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coinnewbit
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March 30, 2014, 01:38:49 PM
 #12

I am not sure why, but I think it was a mistake. Is there any way I can return the coin to sender? This particular transaction happened on coinbase.
This happens sometimes.  It is the result of a thing called 'address collision'.  While some stupid bitcoiners think it can only happene once in a blue moon, it is actually not that infrequent.  Computers which generate addresses don't bother to look up whether or not a so called 'new address' has already been generated and used.  When you computer generates a new address, it is totally possible that the address generated was generated previously and used by another person.  The bitcoin protocol doesn't include anything to prevent this.  Stupid eh?

When you got this transaction unexpectedly last night, it was probably just another person trying to make a bitcoin transaction on the same channel (address) that you were using.  This is just like a citizen's band radio where two conversations might occupy the same channel.  In bitcoin, there is no "breaker-breaker 1 - 9 ".  So there you have it: just another address collision.  Nothing at all to worry about.  Send the money back and hope it doesn't happen again.  Actually, the odds are pretty low this could every happen to the same person another time so don't expect to see it again for several years, maybe even more than a decade. It's that rare.  




can this be implemented? it's only gonna get worse as more people use bitcoin?
RawDog
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March 30, 2014, 01:41:43 PM
 #13

I am not sure why, but I think it was a mistake. Is there any way I can return the coin to sender? This particular transaction happened on coinbase.
This happens sometimes.  It is the result of a thing called 'address collision'.  While some stupid bitcoiners think it can only happene once in a blue moon, it is actually not that infrequent.  Computers which generate addresses don't bother to look up whether or not a so called 'new address' has already been generated and used.  When you computer generates a new address, it is totally possible that the address generated was generated previously and used by another person.  The bitcoin protocol doesn't include anything to prevent this.  Stupid eh?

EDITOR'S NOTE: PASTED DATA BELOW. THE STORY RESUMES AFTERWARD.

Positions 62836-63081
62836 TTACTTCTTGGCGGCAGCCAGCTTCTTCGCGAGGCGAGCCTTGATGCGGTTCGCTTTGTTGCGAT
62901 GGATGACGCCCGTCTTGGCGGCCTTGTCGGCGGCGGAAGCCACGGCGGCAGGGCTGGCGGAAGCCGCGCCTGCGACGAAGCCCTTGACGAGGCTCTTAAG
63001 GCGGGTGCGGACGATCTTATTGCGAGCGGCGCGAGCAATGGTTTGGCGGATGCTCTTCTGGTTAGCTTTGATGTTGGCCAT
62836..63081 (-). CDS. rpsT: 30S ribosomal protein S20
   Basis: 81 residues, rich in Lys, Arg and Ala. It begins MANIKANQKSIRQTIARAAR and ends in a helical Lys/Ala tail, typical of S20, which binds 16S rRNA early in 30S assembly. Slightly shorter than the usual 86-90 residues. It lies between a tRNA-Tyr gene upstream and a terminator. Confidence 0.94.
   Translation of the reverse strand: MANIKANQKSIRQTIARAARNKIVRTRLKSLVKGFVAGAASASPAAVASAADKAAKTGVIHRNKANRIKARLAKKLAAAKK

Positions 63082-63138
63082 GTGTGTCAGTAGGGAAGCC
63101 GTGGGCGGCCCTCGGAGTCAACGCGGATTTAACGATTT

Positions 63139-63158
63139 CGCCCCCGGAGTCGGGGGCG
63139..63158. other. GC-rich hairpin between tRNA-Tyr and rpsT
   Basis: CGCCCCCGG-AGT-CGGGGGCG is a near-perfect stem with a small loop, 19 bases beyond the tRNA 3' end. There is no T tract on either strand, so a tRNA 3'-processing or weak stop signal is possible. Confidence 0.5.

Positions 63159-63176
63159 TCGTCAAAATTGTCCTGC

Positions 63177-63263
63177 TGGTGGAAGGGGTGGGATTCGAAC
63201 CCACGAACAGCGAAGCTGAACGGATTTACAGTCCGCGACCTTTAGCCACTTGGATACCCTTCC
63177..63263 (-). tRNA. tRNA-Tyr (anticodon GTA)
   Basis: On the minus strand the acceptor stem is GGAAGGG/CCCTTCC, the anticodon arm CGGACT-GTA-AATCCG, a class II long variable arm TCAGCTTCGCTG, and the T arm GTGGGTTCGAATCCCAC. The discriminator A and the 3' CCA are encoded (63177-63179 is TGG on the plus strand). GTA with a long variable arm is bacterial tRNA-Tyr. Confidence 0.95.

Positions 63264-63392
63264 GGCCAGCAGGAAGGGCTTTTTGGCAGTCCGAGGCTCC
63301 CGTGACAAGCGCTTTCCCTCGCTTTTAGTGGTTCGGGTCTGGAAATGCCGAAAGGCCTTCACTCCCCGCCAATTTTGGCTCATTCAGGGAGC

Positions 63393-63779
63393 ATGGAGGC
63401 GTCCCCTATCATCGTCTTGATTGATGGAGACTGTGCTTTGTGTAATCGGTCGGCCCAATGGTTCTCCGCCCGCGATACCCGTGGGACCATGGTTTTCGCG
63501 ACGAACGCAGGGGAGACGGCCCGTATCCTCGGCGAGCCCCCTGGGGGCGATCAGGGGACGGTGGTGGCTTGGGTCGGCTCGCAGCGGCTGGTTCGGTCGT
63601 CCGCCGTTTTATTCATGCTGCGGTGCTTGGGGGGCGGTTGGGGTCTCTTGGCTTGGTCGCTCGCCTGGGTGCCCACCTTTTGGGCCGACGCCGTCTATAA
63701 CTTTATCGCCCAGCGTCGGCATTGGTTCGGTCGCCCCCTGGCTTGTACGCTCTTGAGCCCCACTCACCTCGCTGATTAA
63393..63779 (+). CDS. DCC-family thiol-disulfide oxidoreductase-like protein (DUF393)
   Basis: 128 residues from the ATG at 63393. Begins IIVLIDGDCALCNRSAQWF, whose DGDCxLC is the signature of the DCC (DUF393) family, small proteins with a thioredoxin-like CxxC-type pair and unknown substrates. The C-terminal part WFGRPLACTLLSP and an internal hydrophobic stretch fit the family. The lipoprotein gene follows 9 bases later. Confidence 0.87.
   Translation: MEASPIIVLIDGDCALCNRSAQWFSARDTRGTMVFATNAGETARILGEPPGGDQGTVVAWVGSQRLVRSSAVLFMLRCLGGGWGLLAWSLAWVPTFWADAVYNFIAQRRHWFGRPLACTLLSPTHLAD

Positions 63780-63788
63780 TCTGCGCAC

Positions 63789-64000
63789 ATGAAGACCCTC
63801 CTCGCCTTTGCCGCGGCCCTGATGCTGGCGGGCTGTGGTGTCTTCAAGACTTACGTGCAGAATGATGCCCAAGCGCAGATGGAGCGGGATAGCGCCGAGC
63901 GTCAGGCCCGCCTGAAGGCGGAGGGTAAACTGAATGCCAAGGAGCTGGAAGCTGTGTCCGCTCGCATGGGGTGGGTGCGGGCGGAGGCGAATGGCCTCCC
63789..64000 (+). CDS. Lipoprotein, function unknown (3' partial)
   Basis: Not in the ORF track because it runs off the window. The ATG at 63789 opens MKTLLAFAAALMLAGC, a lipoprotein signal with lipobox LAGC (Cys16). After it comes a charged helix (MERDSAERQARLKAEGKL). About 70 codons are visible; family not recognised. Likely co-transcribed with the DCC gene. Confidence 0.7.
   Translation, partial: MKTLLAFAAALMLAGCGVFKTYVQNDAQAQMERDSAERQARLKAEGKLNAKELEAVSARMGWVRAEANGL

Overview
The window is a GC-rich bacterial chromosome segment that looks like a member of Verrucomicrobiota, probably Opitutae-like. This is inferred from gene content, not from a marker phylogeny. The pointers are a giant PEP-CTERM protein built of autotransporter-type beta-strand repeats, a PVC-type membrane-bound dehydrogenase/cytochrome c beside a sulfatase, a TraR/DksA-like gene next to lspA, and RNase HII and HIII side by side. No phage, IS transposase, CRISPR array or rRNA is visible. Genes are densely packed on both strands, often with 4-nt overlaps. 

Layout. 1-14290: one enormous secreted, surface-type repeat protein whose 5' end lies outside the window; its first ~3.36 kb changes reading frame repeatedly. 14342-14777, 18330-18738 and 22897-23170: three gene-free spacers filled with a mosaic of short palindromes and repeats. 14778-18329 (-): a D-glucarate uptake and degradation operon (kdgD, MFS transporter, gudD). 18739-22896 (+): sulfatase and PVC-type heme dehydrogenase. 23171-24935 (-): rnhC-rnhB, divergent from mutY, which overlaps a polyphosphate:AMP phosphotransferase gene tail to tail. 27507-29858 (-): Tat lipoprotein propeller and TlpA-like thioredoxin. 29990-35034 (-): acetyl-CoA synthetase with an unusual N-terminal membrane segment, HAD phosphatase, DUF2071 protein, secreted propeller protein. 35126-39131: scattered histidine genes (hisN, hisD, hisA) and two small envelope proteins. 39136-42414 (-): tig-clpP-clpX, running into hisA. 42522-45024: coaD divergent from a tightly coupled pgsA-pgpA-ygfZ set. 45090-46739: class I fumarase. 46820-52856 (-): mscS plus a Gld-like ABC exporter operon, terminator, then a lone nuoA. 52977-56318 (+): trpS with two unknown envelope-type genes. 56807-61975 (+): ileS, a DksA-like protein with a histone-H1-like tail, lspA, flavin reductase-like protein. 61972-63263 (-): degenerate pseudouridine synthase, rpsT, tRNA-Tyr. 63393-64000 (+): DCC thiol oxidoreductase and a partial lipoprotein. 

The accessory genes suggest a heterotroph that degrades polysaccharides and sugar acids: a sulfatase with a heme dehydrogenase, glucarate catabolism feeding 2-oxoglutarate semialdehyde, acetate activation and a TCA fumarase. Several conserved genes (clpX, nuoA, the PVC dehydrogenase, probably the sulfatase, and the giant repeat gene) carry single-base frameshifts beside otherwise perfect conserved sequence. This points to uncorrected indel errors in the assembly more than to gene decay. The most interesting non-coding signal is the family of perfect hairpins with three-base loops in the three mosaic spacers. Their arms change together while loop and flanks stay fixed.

When you got this transaction unexpectedly last night, it was probably just another person trying to make a bitcoin transaction on the same channel (address) that you were using.  This is just like a citizen's band radio where two conversations might occupy the same channel.  In bitcoin, there is no "breaker-breaker 1 - 9 ".  So there you have it: just another address collision.  Nothing at all to worry about.  Send the money back and hope it doesn't happen again.  Actually, the odds are pretty low this could every happen to the same person another time so don't expect to see it again for several years, maybe even more than a decade. It's that rare.  

can this be implemented? it's only gonna get worse as more people use bitcoin?
Yeah, it can be implemented.  Some coders I know are working on a pull request for bitcoin 9.1 which will have a 'previously used address' checking module.  It won't even be difficult.  I estimate about 35 lines of code max.  These guys are talking with Gavin and a few others about how to do it the best way.

It is pretty rare - so don't worry too much about it 'getting worse as more people use bitcoin' - although that is technically correct.

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davida
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March 30, 2014, 02:16:49 PM
 #14

I am not sure why, but I think it was a mistake. Is there any way I can return the coin to sender? This particular transaction happened on coinbase.
This happens sometimes.  It is the result of a thing called 'address collision'.  While some stupid bitcoiners think it can only happene once in a blue moon, it is actually not that infrequent.  Computers which generate addresses don't bother to look up whether or not a so called 'new address' has already been generated and used.  When you computer generates a new address, it is totally possible that the address generated was generated previously and used by another person.  The bitcoin protocol doesn't include anything to prevent this.  Stupid eh?

When you got this transaction unexpectedly last night, it was probably just another person trying to make a bitcoin transaction on the same channel (address) that you were using.  This is just like a citizen's band radio where two conversations might occupy the same channel.  In bitcoin, there is no "breaker-breaker 1 - 9 ".  So there you have it: just another address collision.  Nothing at all to worry about.  Send the money back and hope it doesn't happen again.  Actually, the odds are pretty low this could every happen to the same person another time so don't expect to see it again for several years, maybe even more than a decade. It's that rare.  





I like how you shrug off an address collision like it's just to be expected.... The odds of this happening are minute.

You would have more chance of getting struck by lightning, while at the same time as getting run over by a bus, then waking up in the hospital to find out you just won the lottery than having an address collision.  

So i guess you are the 'stupid bitcoiner' for not looking at the maths.